Friday, July 29, 2011

Opening Night

So tonight is Matt's theatrical debut.  Big news!  (ok, it's more of a triumphant return to the stage. . . he was in grade school plays)

Matthew Fitzpatrick, Tony Award Contender

This has been a very positive experience for our family-- but a bit draining as well.  This may be the last full family Fitzpatrick production.  Next time, we might take turns.  I am really proud of my sweet husband-- proud that he is trying something new and embracing this new opportunity so fully.  Yay you.

When you live with your role model, it's a constant reminder of how you can be better.  The thought Matthew puts into his life is really inspiring.  He thinks through his impact on others and really commits to self-improvement.  His Gusto activity wants me to raise my game a bit. . . maybe there will be more on that shortly.  I hope so.

Self reflection aside,  tonight we celebrate! 

Wednesday, July 27, 2011

The Balancing Act

The last month has been one of the busiest in our marriage.  We have rehearsal many nights each week (Matt more than me) and I am still reeling in 'new job-itis' and on top of this, we decided to refinance our house-- which is a good long term move, but for those of us who aren't good at the detail work of house projects, meant that we had a lot of half-baked projects to wrap up.   I am thankful for a good partner through this all-- but nonetheless, I have often thought over the last couple of weeks.  "Have we finally over-done it?"

This isn't a frequent thought of mine,  I am someone who thrives in chaos-- I actually prefer a little bit of nuts.  This time around, I have felt that things were a little beyond me though-- and I am starting to crack a bit. I love everything I am doing, but I am really missing the opportunity to connect with people well.   I had a friend who wanted to talk, another friend who had a big event and JAMES who wanted his monkey towel-- all very important things but in the back of my head I am (a little bit) thinking of my to-do list. 

This is not my standard approach to things- but I am curious if this is a natural part of adulthood. 

I often think that it would be great if I didnt have to work and I could just spend my day hanging out with James.  But I also think, oh, wouldn't it be great if I didn't have to clean my house so that I could spend more time  'connecting with my body' ' connecting with my family' 'connecting with my spirit' 'connecting with my friends.' Wouldn't it be great if you could save for retirement, and take the vacation you dream of-- life is short afterall!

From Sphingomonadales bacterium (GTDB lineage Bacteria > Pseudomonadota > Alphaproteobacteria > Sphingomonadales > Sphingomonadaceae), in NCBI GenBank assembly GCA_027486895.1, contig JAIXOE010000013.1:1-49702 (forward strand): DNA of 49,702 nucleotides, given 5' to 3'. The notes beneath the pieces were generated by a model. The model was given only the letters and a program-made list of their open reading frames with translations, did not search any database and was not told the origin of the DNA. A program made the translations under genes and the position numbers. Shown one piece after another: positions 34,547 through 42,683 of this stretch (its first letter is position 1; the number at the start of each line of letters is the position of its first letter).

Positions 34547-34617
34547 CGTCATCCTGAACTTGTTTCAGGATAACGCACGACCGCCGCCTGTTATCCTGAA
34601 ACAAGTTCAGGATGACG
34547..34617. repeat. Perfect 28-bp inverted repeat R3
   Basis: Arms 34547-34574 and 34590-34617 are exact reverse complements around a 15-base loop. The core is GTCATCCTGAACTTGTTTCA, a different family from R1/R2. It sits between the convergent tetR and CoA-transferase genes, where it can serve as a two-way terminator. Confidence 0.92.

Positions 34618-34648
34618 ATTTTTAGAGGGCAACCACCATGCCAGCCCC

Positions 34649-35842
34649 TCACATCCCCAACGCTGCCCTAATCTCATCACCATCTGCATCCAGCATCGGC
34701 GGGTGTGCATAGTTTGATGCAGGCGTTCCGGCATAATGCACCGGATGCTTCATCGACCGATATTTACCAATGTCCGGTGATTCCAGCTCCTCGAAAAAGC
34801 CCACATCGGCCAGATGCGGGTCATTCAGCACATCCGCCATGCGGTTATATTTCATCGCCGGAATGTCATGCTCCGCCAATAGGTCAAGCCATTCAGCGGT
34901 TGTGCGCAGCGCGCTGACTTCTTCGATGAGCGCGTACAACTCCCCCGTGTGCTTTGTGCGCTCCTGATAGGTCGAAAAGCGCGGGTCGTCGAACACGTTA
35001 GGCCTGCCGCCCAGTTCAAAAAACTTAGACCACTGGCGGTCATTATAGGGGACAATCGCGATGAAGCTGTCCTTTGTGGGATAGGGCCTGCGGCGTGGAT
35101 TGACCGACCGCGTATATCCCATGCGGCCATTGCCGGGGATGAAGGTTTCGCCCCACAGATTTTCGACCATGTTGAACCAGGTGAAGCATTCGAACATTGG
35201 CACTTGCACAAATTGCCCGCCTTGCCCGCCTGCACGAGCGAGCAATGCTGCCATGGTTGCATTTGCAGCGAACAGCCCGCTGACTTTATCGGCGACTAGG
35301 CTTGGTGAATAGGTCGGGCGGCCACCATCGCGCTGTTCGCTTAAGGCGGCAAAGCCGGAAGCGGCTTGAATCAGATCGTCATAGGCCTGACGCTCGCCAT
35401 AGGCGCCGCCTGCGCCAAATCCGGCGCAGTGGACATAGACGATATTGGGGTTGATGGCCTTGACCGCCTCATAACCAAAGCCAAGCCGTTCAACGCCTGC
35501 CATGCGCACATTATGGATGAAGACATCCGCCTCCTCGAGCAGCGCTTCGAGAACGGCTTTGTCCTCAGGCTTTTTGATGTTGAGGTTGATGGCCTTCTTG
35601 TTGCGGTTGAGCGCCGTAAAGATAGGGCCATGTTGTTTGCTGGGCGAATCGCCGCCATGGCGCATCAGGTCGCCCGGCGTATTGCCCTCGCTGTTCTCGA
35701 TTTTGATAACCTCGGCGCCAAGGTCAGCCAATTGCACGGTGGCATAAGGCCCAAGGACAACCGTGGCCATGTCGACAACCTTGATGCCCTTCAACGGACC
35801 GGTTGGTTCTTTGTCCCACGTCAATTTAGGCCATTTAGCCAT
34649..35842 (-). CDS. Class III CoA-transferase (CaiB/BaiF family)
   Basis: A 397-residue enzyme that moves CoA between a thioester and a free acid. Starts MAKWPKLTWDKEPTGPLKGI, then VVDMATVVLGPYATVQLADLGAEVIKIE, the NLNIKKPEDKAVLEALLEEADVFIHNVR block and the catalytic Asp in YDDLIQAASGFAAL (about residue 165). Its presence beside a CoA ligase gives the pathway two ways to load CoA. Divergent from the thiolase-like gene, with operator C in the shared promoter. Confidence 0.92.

It would appear that balancing the need to be dones with the LIKE to be dones is a natural part of maturity.  

I am thinking about this at the moment because I realize that this judgement call is something I encounter multiple times a day-- today for instance I am working on a presentation for tomorrow morning. . .and I want to hang out with James.  I could do one of two things, we could watch Elmo and I could continue on my laptop which kind of makes me sad.. . . or I could put it in the back of mind until he heads to bed and likely be up late.  (I don't do well on low sleep).  So Spirit or Family?  Needs, wants?  Where does the compromise occur? 

Especially in this year of gusto when putting marks in the fun column is a declared value, how do you be an advocate for what you need to do and an equal advocate for what you want? 

Tuesday, July 26, 2011

Warrior Dash

Matt and his brother and sister in law did the warrior dash this weekend as smurf's.    A local radio station video taped the race and they are seen in the background at minute 1:30.

http://www.daveryanshow.com/cc-common/mainheadlines3.html?feed=336979&article=8873498


Monday, July 25, 2011

On Being a Mom

My friend Elise called my attention to this old Anna Quindlen article.   I used to be a big big Anna fan back in the day.  Her novels, her essays,  I love how this woman thinks.   I used to blog about her from time to time at my old place-- and frankly I have missed her without realizing it.  Of course, her comments below resonate with me in a very different way-- but nonetheless it's like reconnecting with an old friend.


On Being A Mom
By Anna Quindlen

All my babies are gone now. I say this not in sorrow but in disbelief. Itake great satisfaction in what I have today: three almost adults, two taller than I am, one closing in fast. Three people who read the same books I do and have learned not to be afraid of disagreeing with me in their opinion of them, who sometimes tell vulgar jokes that make me laugh until I choke and cry, who need razor blades and shower gel and privacy, who want to keep their doors closed more than I like. Who, miraculously, go to the bathroom, zip up their jackets and move food from plate to mouth all by themselves.